I do think it is interesting that the Council claims to have found £100 million of cuts already and that these will not affect frontline services. If this is true then I congratulate them. We will have to wait until the Cabinet Meeting on 27th October for any details, however, as the planned discussion on 13th October has been postponed.

Jumat, 01 Oktober 2010

So what happened to the promised cheap North Cornwall rover ticket?

The thorny issue of parking charges will be debated again on Wednesday with the next meeting of the Council's Parking Policy Panel.

The last decision of the Panel was to consult all Cornwall Councillors on the proposed scale of charges and 68 (out of 123) members have replied. Panel Chairman Andrew Wallis has posted on the subject and has (quite rightly) pointed out that he has sought to be as open as possible on this subject. Full marks to him for his post and for organising the consultation and keeping members generally informed on the subject.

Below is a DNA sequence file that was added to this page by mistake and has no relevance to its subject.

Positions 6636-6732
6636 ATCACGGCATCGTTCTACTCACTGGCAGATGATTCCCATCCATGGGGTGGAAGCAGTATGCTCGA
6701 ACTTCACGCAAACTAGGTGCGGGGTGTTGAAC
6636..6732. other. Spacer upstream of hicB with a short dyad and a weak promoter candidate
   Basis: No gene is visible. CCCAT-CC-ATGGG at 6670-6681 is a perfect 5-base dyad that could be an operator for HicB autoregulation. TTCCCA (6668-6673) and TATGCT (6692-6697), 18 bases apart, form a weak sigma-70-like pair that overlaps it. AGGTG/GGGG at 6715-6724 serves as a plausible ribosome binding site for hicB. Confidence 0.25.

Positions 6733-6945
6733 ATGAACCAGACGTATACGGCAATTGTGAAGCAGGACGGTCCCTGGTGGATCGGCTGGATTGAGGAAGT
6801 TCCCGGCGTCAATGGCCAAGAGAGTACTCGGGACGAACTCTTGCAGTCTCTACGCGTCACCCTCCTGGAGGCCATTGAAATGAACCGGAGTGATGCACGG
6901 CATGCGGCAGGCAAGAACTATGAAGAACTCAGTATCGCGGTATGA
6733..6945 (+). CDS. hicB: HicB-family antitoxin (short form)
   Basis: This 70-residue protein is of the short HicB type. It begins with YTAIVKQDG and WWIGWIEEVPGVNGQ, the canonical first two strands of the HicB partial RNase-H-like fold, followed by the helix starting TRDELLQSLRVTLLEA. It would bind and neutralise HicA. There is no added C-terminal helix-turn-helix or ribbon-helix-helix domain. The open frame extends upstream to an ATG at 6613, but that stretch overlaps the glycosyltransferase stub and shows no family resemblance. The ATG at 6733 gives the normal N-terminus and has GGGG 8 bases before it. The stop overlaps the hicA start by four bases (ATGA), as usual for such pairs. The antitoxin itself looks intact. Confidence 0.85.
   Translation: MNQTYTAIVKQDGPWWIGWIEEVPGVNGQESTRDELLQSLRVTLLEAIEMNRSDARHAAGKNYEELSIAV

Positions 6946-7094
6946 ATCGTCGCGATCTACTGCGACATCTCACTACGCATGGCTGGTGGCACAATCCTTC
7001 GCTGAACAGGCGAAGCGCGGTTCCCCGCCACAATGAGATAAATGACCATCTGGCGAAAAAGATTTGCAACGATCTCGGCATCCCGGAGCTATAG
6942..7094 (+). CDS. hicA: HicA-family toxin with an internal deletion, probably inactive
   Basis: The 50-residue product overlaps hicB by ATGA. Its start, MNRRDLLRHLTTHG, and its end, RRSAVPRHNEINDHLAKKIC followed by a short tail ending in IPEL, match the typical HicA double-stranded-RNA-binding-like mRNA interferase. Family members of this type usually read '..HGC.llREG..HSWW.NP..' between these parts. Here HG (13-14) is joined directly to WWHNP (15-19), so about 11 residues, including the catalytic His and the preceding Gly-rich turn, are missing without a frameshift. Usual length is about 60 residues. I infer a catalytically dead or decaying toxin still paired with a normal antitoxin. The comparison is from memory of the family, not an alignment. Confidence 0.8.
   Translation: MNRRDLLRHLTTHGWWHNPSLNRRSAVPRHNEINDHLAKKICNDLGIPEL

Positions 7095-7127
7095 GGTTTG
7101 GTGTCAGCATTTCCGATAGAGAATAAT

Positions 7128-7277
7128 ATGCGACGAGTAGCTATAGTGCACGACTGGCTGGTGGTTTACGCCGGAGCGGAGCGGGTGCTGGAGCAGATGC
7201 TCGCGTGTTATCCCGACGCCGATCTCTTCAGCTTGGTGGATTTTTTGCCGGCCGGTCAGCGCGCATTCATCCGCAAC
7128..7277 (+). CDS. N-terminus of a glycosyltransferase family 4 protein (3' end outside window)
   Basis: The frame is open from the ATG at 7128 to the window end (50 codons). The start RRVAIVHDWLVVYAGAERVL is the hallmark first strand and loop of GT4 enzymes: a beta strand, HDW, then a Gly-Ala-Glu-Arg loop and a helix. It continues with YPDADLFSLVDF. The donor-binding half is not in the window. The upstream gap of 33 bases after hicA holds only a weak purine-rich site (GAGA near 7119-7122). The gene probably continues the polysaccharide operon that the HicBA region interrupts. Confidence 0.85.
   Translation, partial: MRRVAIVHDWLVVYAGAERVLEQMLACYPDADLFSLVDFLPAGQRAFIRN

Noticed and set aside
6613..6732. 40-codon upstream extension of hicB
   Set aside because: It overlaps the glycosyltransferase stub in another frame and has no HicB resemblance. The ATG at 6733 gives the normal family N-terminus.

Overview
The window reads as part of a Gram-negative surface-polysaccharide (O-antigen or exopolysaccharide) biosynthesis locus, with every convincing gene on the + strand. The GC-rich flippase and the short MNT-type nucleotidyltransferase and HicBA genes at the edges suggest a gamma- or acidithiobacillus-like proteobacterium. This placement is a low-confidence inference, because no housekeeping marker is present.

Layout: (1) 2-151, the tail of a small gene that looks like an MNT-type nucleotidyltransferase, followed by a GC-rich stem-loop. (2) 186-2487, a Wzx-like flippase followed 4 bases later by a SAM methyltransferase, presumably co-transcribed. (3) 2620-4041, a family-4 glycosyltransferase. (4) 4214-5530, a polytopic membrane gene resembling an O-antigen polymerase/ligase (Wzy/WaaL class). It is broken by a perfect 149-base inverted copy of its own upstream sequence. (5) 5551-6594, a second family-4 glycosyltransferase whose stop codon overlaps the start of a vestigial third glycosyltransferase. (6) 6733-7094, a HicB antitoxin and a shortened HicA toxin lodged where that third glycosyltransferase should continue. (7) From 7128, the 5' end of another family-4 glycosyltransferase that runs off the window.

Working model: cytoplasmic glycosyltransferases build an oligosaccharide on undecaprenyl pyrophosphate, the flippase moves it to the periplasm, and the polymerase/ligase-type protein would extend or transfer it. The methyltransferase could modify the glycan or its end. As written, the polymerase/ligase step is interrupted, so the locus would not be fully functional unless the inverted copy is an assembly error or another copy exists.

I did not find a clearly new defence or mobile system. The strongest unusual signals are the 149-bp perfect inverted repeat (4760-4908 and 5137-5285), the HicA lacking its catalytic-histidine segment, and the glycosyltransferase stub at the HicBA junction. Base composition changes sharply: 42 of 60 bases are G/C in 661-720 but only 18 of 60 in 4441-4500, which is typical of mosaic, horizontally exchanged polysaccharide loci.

I have a big issue with the proposed scale of parking charges - a point I made in my own response to the consultation. That is that Cornwall Council is trying to squeeze too much money out of parking and that all of the five charging schemes had the overall level of charges too high. I argued that if charges are set too high then people will simply not use council car parks. They will either park illegally on the streets creating lots of obstructions or they will avoid using town centre car parks altogether and simply shop at Tescos where parking is free (other supermarkets are available).